It’s because of this that the military have adopted this technique to be used as an assault method; them facing down allowing them to hold a gun in one hand and fire upon the enemy, while safely controlling their descent with the other.
The technique can be used to slowly walk down the side of a cliff or wall, but it can also be used to catch yourself after a free fall.
This free falling technique was dubbed Rap Jumping by Macka MacKail an Australian Army officer in the late 1980s, and is now used by dare devils and adrenaline junkies all over the world.
Rappelling on its own is dangerous. And any time you increase the difficulty of the rappel, or add different things to pay attention to it becomes even more dangerous.
With the belay device sitting behind you out of sight, there are more things that can go wrong on your way down.
It’s because of this that many climbers and rappellers shake their head when someone tries to do the Australian rappel, otherwise known as the Geneva Abseil.
If you’re absolutely convinced to use this technique, it’s recommended that you have an experienced climber perform a fireman’s belay for you as a backup.
The easiest and most obvious way to do the Aussie rappel is to strap in to your harness as if you were going to do a normal rappel, and turn around.
Reaching around with your dominant hand to hold the brake rope and letting yourself down.
This comes with its own considerations, like you’ll want to keep your belay device further away from your body so that your clothes or hair don’t get caught in it.
The most popular way of performing the Aussie rappel, is to put your harness on backwards. This can make tying in very easy because all the strong points are behind you now.
However, this means that if there are any sudden jerks or stops the harness will want to bend your back into a very uncomfortable position.
A common and not recommended solution to this back bending problem is to wear the harness the right way around and simply clip a carabiner through one of the loops on the back of the harness.
This is not recommended because unless you have a specially designed harness with reinforced loops on the back, the straps on the back of the harness aren’t intended to resist the forces of a falling person.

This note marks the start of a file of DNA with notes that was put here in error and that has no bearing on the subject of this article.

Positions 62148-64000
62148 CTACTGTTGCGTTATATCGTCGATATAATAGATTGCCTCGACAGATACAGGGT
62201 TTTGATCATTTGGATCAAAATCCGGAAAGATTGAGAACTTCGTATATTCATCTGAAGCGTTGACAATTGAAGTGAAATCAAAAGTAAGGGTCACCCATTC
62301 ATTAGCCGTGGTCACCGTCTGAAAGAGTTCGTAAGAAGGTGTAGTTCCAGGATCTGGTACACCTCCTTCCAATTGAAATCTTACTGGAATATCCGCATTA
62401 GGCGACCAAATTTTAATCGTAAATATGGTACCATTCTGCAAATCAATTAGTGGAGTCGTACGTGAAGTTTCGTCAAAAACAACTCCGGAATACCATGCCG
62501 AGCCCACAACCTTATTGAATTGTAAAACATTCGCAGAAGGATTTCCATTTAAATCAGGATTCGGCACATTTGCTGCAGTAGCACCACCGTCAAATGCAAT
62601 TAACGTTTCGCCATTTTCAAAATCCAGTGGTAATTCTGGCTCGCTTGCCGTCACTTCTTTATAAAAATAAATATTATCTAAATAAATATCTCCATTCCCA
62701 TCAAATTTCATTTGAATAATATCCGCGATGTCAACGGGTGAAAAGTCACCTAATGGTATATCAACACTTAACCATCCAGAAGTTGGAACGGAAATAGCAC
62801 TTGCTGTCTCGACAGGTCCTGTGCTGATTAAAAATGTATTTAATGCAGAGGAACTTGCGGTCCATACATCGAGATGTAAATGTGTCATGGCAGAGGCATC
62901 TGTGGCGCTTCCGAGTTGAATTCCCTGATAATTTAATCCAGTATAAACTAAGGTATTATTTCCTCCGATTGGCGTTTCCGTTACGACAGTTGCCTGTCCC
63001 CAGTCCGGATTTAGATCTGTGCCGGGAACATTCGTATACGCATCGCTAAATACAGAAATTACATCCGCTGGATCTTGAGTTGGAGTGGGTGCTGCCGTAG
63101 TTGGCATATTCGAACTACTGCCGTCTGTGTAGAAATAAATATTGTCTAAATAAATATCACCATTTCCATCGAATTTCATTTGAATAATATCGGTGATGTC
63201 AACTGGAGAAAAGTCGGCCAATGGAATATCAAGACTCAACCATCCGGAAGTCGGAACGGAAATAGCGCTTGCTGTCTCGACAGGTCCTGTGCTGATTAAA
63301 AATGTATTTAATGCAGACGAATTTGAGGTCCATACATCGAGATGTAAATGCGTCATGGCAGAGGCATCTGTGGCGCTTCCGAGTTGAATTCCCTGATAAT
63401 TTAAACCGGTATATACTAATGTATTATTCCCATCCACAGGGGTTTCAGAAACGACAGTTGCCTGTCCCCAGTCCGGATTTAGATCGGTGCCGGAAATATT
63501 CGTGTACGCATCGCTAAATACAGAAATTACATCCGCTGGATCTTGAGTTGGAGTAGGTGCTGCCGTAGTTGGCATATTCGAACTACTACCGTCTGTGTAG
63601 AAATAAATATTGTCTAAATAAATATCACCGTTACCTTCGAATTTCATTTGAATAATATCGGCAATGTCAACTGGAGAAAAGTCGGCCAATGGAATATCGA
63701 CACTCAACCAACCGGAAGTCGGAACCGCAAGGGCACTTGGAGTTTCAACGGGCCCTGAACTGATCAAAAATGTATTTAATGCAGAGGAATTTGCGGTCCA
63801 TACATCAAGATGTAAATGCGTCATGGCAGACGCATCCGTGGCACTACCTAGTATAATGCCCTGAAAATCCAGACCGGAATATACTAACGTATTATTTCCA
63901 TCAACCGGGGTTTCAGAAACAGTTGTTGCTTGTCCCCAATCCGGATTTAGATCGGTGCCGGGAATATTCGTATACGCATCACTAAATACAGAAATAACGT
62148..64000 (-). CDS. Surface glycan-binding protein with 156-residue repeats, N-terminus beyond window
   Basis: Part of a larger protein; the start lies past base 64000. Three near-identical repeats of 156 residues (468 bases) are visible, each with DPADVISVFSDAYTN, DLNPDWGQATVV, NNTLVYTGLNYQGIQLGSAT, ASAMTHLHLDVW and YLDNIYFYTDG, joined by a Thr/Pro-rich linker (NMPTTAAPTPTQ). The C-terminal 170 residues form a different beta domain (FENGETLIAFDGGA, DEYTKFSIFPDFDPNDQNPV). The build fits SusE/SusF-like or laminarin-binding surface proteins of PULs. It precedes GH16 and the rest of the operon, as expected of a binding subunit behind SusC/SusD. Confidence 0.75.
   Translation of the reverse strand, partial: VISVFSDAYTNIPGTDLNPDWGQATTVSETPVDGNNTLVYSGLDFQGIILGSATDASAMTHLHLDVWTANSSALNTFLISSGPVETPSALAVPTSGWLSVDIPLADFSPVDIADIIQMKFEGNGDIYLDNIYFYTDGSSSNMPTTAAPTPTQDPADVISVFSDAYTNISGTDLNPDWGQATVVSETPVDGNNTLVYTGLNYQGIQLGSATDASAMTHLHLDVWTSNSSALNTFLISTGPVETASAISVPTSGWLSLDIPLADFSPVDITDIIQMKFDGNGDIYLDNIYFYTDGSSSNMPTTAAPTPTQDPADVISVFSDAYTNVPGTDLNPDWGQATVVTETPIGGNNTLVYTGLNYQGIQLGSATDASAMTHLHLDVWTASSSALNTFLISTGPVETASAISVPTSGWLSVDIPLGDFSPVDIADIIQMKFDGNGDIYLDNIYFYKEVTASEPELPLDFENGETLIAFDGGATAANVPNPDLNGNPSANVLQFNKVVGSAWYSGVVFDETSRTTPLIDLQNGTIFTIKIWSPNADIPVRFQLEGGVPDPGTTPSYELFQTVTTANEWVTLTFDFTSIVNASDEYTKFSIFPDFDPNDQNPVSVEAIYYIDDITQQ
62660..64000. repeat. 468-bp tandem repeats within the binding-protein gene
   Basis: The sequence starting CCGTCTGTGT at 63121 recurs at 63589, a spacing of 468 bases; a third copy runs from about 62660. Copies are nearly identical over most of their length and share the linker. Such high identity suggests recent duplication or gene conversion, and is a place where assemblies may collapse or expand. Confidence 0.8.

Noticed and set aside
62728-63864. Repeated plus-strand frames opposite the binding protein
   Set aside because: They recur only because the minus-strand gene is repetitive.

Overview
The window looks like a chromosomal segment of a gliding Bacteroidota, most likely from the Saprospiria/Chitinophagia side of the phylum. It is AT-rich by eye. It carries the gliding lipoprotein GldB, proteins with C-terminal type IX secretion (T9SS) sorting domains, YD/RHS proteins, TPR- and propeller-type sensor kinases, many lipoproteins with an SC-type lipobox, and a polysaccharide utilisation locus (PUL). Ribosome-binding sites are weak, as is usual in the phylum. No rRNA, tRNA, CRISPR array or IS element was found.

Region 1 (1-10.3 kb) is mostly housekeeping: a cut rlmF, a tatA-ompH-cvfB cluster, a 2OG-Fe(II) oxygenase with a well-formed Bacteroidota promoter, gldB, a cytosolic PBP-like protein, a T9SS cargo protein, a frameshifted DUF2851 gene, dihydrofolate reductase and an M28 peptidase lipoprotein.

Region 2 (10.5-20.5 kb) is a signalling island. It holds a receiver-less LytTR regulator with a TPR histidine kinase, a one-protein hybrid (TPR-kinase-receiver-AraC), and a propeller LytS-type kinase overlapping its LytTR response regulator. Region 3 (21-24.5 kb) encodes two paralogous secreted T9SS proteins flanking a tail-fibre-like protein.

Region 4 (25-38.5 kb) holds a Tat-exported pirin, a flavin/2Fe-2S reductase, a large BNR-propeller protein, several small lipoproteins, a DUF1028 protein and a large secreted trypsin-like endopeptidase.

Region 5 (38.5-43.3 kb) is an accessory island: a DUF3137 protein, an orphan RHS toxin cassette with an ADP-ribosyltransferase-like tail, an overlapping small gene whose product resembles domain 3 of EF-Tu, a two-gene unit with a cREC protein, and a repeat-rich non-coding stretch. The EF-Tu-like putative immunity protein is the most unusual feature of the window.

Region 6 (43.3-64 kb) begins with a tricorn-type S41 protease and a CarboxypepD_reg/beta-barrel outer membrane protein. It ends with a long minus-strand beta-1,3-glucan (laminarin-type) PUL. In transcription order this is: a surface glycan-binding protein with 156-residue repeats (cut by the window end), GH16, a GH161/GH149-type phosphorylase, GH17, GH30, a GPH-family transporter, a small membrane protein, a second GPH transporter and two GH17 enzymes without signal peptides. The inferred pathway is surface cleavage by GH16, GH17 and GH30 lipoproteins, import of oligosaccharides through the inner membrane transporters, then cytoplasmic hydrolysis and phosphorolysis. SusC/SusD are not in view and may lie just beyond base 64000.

Tying in to the back of your harness could easily fail sending you hurtling toward the ground.
There are of course specialized harnesses that have reinforced tie in points in the front and back, however these types of harnesses are expensive and usually only worn by military professionals.
Rappelling Without a Harness
There have been a couple techniques covered in this article that are meant to be used in emergencies, such as the Counterbalance Abseil.
But those techniques require that you have all of your climbing gear with you. What if all you have is your climbing rope, can you still get down safely?
There are techniques that you can use to rappel using only a rope, but they are not safe by any means, and should only be used in extreme situations.
Any no-harness technique will begin by wrapping your rope at the halfway point around your anchor and using both ropes together to descend.
South African Abseil
Invented by South African mountaineering instructor Andrew Friedemann in 2000, the South African Abseil offered an alternative to the already popular Dulfersitz technique, (not covered in this article) which while extremely versatile is also extremely dangerous.
The South African Abseil allows people to control their descent much more carefully than the Dulfersitz, which is why it’s regarded as the safer of the two.
After making sure that your rope is good and sturdy climbing rope with no weak spots or frays.
Wrapping the rope around your chosen anchor at the midway point; knotting the ends of the rope together to make a loop and tossing them down; ensuring that you have enough rope to reach the bottom.
Having practiced the technique beforehand on simpler, less dangerous slopes, you’re ready to put the technique into practice.
- Begin by stepping in between the two halves of the rope facing the anchor.
- Wrap the rope in your right hand under your right arm around your back and under your left arm.
- Do the same with the rope in your left hand. The pattern in front of you left to right should now look like: Right rope in left hand, left rope wrapping around the body under the left armpit. Looking across the body, right rope going under the right arm to the left hand, and then finally the left rope resting in the right hand.
- Bring the two ends together in front of you under the original lines.
- Step your right leg over the rope on your right side, and step your left leg over the rope on your left side.
- Reach behind you and grab the two ropes in your dominant hand and pull them to that side.
- If you have a good rappelling glove, you could just hold these ropes in this position with the rope leaving your hand away from your face.
- If you don’t have a rappelling glove, you can wrap the rope around your wrist once to give you as much control over your decent as possible.
Hold the rope out to your side and descend by letting some of the slack slip through your fingers and relax into the cradle. Let the ropes slide around you.